January 23 marked President Donald Trump’s first full workday in office, and at the top of his list of things to do: restore and expand the so-called Mexico City policy, or “global gag rule,” an order that prohibits international NGOs from receiving U.S. aid if they provide abortion services, or even “promote” abortion as a reproductive health option.
Although the policy has been imposed during every Republican administration since Ronald Reagan, President Trump’s goes a step further by broadening the measure to include any department or agency that offers global health assistance to countries in need.
Unlike former years, when the policy only pertained to international family-planning funds, Trump’s gag rule appears to apply to a broad range of services including H.I.V. prevention programs, access to contraception, and funding used to fight malaria, Zika, and Ebola.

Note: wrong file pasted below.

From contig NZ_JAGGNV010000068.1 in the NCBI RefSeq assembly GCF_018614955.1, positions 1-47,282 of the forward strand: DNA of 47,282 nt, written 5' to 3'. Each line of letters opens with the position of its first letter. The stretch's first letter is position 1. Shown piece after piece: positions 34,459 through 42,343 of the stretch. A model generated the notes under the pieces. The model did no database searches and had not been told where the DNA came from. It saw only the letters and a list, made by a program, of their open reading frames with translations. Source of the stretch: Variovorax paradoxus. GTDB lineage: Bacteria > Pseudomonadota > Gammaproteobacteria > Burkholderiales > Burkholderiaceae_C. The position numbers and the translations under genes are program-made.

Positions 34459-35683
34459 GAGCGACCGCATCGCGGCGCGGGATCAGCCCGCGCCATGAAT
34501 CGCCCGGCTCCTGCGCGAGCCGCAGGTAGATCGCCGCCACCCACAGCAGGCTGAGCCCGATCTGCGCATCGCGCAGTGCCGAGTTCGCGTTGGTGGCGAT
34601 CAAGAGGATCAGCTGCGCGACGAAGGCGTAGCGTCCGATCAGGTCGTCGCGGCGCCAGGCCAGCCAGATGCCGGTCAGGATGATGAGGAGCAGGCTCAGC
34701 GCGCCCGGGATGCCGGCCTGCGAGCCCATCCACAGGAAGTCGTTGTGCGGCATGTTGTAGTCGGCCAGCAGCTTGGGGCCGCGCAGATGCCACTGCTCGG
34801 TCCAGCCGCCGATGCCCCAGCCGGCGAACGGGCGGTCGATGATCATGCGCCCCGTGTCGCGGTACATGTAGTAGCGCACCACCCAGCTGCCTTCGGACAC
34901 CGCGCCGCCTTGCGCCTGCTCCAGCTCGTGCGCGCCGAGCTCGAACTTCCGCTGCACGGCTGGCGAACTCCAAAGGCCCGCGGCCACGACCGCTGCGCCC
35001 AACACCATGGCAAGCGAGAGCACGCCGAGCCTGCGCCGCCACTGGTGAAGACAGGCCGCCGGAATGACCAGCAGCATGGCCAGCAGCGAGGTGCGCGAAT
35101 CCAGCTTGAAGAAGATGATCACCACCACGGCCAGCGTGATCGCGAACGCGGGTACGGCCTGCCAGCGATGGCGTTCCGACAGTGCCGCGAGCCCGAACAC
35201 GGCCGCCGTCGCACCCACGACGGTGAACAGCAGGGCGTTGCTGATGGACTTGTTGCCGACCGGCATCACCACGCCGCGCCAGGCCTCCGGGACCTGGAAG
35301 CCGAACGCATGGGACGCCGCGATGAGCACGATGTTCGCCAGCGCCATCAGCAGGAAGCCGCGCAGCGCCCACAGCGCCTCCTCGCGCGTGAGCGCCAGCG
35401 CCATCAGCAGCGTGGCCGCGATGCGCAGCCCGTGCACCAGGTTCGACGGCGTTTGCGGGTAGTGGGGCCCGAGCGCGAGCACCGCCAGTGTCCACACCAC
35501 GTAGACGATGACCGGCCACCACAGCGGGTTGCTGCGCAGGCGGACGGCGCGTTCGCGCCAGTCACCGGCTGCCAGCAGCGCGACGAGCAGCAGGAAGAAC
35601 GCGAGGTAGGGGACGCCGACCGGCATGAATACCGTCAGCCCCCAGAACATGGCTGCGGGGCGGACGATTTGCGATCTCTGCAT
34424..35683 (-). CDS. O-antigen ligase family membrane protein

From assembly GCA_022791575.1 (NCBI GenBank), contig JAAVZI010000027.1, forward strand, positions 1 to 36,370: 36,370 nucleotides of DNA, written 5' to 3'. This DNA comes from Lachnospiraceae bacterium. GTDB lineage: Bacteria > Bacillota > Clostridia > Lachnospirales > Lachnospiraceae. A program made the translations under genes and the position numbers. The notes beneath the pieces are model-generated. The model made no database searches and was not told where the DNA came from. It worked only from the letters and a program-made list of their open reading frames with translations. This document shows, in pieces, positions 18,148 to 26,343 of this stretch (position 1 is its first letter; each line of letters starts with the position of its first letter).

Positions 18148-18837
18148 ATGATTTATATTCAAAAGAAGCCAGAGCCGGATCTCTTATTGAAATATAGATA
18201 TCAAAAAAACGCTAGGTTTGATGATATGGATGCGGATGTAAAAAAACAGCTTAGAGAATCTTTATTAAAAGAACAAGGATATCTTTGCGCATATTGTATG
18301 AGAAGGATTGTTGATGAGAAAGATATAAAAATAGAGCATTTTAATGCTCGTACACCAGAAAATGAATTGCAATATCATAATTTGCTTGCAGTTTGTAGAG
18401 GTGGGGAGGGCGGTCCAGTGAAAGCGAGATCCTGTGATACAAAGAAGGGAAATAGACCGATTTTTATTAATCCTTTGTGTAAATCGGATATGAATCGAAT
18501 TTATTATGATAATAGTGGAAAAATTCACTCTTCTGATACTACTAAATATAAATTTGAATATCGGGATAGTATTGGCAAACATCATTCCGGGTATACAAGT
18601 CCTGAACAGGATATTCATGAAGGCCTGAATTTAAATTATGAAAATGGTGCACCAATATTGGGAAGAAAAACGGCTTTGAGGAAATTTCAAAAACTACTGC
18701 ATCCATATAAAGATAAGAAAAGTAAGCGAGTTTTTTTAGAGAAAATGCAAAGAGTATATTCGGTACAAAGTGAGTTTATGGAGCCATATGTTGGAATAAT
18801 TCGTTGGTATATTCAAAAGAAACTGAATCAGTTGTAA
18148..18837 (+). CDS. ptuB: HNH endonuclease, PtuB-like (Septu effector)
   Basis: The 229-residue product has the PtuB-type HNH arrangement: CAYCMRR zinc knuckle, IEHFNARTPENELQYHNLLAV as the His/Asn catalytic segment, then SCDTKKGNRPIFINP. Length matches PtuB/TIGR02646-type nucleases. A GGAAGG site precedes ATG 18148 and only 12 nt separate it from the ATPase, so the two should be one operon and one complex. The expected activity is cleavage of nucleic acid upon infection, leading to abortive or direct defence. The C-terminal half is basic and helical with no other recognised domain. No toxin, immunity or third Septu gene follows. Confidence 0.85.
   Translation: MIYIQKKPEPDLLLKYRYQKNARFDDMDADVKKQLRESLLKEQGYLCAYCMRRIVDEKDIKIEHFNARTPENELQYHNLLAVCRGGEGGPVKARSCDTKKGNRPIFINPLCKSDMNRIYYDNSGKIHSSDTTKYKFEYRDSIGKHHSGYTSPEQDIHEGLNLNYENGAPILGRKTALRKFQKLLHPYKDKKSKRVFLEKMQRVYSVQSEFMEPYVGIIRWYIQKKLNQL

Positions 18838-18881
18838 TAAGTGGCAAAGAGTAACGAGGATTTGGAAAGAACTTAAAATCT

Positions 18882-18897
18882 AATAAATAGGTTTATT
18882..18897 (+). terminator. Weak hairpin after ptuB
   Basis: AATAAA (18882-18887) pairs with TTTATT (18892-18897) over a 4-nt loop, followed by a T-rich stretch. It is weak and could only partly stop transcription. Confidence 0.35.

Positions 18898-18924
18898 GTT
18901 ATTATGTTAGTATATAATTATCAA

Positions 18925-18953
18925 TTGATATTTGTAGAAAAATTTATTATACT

Federal law under the 1973 Helms amendment already prevents international aid for abortions, but the gag rule further bans funding to NGOs that provide abortion or abortion referrals to women, regardless of whether they use their own private funds for the services.
“President Trump’s reinstatement of the global gag rule ignores decades of research, instead favoring ideological politics over women and families,” said Amu Singh Shaheen, president of the Family Planning Association of Nepal, in an interview with The Guardian. “We know that when family planning services and contraceptives are easily accessible, there are fewer unplanned pregnancies, maternal deaths and abortions.”
The policy is still being reviewed by reproductive health groups, but within that time, it’s clear the Trump administration intends to continue jeopardizing women’s reproductive rights, regardless of possibly devastating repercussions at home or abroad.